All buildings in the area were destroyed, leaving only the facade of the church standing, and the area was later rebuilt, creating the little square, adapting two Renaissance facades to create two new entrances, bringing parts of buildings that had been sacrificed when the Via Laietana and the Pla de la Catedral was opened.
It is very important that the Sant Felip Neri remains as the oasis it is now, as it also is that we do not forget our history and pay respect to the victims by explaining the true facts of what happened here.

jueves, 25 de abril de 2013

Added floors in the Eixample

I often say that this blog not only talks about the things I like from Barcelona, but also those other things that may seem ugly, uncomfortable or even disgusting.

And a good example of something really Barcelonian and really ugly are the added floors that have been built on many buildings of the Eixample. I know we have not been particularly careful to Cerdà's plan as it was conceived, and that for a time many people tried to take full advantage of a ground that was considered wasted. So, taking advantage of the improving building techniques and of their cheaper costs, and with the necessary collaboration of political powers, many homeowners and builders decided to gain two, three, four and even five floors, as the building showed on the picture above.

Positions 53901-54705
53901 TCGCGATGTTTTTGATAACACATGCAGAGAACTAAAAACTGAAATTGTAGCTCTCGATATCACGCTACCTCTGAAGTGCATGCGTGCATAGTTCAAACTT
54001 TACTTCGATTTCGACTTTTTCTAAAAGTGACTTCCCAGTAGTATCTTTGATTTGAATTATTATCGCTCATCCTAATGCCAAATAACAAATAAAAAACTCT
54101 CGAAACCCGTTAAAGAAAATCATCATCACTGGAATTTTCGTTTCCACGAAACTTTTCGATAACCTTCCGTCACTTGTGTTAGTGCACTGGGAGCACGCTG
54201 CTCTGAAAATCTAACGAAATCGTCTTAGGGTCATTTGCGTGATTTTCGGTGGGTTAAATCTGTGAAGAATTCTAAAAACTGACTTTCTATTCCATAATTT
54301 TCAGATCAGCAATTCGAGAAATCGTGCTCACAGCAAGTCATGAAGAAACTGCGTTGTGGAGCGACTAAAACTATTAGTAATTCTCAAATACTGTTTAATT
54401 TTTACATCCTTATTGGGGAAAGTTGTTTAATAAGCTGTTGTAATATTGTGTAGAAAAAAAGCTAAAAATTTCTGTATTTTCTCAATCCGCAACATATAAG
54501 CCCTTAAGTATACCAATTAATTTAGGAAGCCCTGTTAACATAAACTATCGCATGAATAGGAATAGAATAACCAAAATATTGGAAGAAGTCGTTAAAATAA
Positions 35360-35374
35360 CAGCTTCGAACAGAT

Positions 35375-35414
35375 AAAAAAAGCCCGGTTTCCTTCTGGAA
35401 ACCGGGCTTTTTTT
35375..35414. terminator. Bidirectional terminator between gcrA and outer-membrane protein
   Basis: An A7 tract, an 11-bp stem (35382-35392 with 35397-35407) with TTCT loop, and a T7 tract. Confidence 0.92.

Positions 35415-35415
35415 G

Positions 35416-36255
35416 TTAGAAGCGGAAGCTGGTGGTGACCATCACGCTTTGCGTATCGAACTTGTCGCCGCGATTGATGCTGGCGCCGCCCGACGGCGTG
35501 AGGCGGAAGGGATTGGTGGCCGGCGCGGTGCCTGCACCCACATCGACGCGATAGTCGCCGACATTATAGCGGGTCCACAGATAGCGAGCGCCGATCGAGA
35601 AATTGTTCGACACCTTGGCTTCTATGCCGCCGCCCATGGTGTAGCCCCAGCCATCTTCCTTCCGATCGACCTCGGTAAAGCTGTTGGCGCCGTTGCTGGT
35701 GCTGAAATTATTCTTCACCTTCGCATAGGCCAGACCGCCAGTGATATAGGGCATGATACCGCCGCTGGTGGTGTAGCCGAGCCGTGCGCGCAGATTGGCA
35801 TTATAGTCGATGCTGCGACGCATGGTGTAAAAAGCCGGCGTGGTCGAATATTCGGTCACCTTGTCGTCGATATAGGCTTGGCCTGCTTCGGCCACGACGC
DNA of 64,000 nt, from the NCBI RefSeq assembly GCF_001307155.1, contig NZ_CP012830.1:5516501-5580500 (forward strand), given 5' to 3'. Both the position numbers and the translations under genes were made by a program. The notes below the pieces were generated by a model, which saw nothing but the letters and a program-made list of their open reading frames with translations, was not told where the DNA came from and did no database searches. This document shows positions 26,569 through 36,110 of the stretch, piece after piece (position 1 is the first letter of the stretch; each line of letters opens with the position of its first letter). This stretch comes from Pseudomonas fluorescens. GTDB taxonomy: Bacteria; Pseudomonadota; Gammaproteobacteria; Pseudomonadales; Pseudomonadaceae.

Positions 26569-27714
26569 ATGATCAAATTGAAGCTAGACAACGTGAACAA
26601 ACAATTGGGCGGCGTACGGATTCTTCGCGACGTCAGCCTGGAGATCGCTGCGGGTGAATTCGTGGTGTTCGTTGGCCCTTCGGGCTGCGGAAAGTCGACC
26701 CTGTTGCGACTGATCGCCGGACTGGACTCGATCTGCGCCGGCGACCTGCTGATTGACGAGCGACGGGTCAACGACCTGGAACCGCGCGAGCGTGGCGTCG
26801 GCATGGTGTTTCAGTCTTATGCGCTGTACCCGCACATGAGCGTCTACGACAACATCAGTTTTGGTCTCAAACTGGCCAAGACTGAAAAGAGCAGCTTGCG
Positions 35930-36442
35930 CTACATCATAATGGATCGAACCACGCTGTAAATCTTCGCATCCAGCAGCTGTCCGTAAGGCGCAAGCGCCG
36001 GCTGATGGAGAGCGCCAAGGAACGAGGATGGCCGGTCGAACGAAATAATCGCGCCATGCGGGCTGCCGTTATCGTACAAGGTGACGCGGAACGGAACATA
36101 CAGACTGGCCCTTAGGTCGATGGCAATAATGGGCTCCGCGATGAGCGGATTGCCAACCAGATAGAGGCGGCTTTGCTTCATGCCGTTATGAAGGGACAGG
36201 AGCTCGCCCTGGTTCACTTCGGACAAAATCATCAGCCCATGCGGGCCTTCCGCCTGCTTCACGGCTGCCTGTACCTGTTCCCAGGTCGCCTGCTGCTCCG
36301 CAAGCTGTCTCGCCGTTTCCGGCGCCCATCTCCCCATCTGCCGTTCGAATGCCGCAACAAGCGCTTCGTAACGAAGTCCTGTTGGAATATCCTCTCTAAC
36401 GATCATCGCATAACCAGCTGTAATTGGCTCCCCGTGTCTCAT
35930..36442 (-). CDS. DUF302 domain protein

It is virtually impossible to restore the building as it was originally, because the people living on this floors do it in a completely legal way, so we must get used to the added floors. If at least they were made with good taste!

martes, 16 de abril de 2013

Encants Vells market

It had been a while since I had last been around the market of Fira de Bellcaire, also known as the Encants Vells market, and I have to admit I was surprised by its vitality, especially considering it was a weekday morning. The market was full of visitors, buyers, onlookers and vendors. I have to say, though, that the idea I had in my mind was slightly more romantic than  what I found there.
Anyway, the point is that the market of Encants Vells is still as alive as ever, and the idea is to continue this way when the new Encants Nous is open during this year. This new market will have doubled the area of ​​the fair and will facilitate the access to traders and visitors, and the loading and unloading of goods.
Anyway, the Fira de Bellcaire, which is held since the fourteenth century, is one of the oldest markets in Europe, so there are few things that can be considered more "Barcelonian". 
And by the way...who does not have or had any object from Encants Vells? I remember I bught a foam mattress a few years ago, and for the record, I still have it. I do not intend to change it: when I have guests who sleep at home on it they tell me that it is extremely comfortable!